Anh Do interview

Anh Do in his studio. Photo: Eamonn McLoughlin

Anh Do in his studio with two of the portraits in his first solo exhibition Man. Photo: Eamonn McLoughlin

When the finalists for last year’s Archibald Prize were announced, many were surprised to see that comedian Anh Do was represented with a portrait of his father.

Do himself was utterly thrilled: “Just to walk into the Art Gallery of NSW and see what was sitting in your garage a few weeks earlier hanging up there was wonderful,” he says.

“The woman who hung the exhibition said, ‘I hope you like the spot, Anh.’ I said, ‘I’m just so thankful. I’d be happy to be hung anywhere in the Archibald. I’d take cubicle three of the men’s.”

It was no flash in the pan either. Do won the 2014 Kogarah Art Prize with another portrait and currently has his first solo exhibition at Olsen Irwin in Woollahra, one of Sydney’s leading commercial art galleries.

Do famously arrived in Australia at age three as a refugee when his family fled strife-torn Vietnam in a leaky boat. Drawing on his life story in his stand-up shows, he has become one of Australia’s best-loved comedians, filling venues and popping up on TV programs such as Thank God You’re Here and Dancing With the Stars on which he was the runner-up in 2007.

Russell Crowe is going to direct a film based on Do’s award-winning autobiography The Happiest Refugee for which Do has been working on the screenplay and will play his own father.

Anh Do's portrait of his father. Photo: Eamonn McLoughlin

Anh Do’s portrait of his father. Photo: Eamonn McLoughlin

In between all that, he now spends much of his time painting in a large garage at his home on the Illawarra coast where he lives with his wife Suzie and their four children.

The solitary hours spent applying thick oils to canvas suits his temperament.

“People who know me will tell you that I’m more of an introvert than people think. Actually, a lot of comedians are and it surprises people,” he says, chatting at his home with its view of the ocean.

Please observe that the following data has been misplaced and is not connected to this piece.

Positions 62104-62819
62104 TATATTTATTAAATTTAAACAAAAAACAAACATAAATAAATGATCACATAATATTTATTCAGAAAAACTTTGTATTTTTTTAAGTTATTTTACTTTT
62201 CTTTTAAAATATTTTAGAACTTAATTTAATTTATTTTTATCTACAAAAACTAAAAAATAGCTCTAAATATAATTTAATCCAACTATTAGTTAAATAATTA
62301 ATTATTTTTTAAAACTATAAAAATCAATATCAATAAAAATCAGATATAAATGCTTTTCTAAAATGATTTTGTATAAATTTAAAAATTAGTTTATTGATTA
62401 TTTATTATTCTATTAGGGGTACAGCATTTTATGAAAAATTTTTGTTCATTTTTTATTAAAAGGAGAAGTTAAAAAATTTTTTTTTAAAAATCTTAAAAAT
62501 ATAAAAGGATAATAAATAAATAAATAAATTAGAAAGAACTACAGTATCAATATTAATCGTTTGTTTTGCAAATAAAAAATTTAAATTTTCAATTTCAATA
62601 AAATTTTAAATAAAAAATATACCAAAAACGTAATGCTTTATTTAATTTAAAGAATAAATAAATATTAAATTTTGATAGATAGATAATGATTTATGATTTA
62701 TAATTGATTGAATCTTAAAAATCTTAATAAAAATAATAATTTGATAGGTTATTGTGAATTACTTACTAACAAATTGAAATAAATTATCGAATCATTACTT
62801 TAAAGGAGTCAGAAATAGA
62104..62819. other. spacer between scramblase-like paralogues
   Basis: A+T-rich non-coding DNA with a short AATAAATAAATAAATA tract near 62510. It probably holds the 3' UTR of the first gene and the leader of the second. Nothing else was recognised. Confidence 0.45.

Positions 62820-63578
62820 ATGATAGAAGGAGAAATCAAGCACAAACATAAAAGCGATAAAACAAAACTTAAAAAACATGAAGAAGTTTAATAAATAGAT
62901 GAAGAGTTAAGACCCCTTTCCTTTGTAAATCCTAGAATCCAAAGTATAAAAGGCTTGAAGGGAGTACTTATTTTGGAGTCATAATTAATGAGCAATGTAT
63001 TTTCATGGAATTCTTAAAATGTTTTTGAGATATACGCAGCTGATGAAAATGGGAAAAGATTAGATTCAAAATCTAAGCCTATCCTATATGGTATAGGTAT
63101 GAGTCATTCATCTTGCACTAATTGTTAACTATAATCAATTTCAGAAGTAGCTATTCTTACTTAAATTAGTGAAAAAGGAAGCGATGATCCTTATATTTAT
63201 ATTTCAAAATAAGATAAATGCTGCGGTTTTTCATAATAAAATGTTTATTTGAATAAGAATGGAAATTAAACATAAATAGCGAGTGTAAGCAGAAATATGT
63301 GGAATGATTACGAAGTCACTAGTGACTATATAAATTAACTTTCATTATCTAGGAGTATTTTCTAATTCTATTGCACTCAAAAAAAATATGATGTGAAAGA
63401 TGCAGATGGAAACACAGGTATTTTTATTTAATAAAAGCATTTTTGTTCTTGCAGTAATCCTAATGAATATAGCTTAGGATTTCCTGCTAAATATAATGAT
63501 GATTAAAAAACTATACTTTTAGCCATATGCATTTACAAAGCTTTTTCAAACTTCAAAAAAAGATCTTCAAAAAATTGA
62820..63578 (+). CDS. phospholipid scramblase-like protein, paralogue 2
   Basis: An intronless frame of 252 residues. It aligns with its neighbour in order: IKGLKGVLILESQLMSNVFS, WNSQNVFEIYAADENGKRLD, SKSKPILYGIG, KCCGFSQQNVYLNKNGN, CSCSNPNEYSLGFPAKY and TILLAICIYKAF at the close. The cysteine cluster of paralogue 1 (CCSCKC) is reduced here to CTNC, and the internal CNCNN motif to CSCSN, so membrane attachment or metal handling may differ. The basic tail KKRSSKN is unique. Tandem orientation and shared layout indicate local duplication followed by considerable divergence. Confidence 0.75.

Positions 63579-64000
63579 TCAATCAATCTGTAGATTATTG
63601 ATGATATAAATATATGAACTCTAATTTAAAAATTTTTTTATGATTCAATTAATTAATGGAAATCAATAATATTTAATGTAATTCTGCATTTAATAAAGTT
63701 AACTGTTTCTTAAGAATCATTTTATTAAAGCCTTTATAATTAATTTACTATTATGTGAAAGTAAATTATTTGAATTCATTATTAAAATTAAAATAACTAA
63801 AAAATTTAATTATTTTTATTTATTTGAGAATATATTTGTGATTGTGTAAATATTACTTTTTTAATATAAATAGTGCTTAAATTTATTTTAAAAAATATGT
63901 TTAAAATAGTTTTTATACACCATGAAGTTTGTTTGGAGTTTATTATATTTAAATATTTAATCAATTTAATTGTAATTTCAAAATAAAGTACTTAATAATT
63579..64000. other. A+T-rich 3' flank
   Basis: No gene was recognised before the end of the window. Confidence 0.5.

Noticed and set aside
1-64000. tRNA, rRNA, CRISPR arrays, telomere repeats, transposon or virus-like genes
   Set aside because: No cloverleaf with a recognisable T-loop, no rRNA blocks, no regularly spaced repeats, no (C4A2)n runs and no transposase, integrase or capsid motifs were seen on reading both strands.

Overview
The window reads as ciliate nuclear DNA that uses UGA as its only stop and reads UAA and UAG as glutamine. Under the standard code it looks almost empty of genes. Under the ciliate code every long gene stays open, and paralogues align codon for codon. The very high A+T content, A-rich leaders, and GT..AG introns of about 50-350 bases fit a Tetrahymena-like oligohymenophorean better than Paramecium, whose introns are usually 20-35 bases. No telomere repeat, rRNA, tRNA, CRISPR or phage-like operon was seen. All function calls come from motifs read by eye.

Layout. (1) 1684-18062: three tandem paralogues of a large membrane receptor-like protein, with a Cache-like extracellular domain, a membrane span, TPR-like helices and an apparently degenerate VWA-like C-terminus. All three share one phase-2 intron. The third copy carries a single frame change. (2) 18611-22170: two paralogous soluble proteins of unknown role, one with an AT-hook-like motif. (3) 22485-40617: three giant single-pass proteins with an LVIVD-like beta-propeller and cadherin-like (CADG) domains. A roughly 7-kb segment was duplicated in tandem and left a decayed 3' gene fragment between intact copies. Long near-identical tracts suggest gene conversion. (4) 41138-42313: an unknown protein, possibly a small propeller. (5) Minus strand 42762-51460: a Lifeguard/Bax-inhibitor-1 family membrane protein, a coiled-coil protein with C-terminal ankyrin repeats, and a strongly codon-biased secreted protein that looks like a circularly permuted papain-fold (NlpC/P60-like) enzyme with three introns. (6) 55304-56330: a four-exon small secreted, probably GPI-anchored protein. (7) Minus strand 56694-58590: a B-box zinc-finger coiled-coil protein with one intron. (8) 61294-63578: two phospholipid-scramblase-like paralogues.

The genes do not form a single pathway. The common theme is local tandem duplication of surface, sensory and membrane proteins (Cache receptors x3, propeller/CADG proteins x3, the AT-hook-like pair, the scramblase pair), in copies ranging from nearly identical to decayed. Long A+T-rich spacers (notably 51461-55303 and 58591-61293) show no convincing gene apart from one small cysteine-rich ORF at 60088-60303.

“I love being on stage and connecting with 2000 people but you don’t really see me that often at the Logies and all that red carpet stuff. I’d rather just have dinner with my wife and kids.”

Do has always loved art but has come to it relatively late – partly because his father, who was an alcoholic, walked out on the family when Do was 13. He didn’t see his father again until he was 21, though they are now very close.

“As a kid I loved art, loved it,” he says. “But somewhere along the line in school I stopped taking art classes because people told me if you want to get high marks in the school certificate don’t do art.

“My mum raised three kids on her own on sweatshop wages of about six bucks an hour so there was a lot of late rent and landlords knocking on the door,” recalls Do.

“When I was about 10 I remember thinking, ‘one day I’m going to buy a big house we can all live in together and we’ll never have to be hassled by landlords again’. So I went to school and asked around and said, ‘guys what’s the job that pays the most money?’ and someone said, ‘lawyers get loads’ and so I thought ‘that’s what I’m going to be’.”

Do got into Law at university. “But I couldn’t help myself. I signed up to study art at TAFE simultaneously. You can’t really do both so I ended up skipping all the law classes because they were really boring and going to all the art classes. Then, of course, comedy came along and wiped both out,” he says.

“But about four or five years ago, a comedian mate called Dave Grant passed away and a cousin of mine passed away in his late 20s. I always thought I’d paint one day after I retire, buts something made me go, ‘you know what, I’ve got to do it now’. So I went back to TAFE.”

One of the portraits in Anh Do's solo exhibition Man. Photo: Eamonn McLoughlin

One of the portraits in Anh Do’s solo exhibition Man. Photo: Eamonn McLoughlin

His solo show, entitled Man, features a series of portraits, many of them with a haunting gaze similar to that of his father in his Archibald painting.

“These guys that I’ve painted, they’re lived a full life and they’ve had their ups and downs and it shows in their eyes. That’s what interests me,” says Do.

“A lot of being a comedian is about observing people. When I’m on stage I look at people in the audience. It might be 2000 people in the State Theatre but I’ll look at a few people and make eye contact with them. It’s an incredibly powerful connection for two people who have never really met properly.

“I’m interested in everything about people. Not just, ‘what do you do for a living?’ but I want to know about their fears and their sadnesses and listen to their regrets and all of that, both sides of it, the happy and the sad. A lot of my work is driven by what makes people human.

“Years ago my comedy used to just be funny gags strung together with dodgy segues but recently I’ve been delving into my childhood so some stories make people laugh and other make people cry. My comedy shows these days are so much richer for the fact that there’s laughter and tears in the audience.”

Anh Do's portrait of comedian Dave Hughes. Photo: Eaonn McLoughlin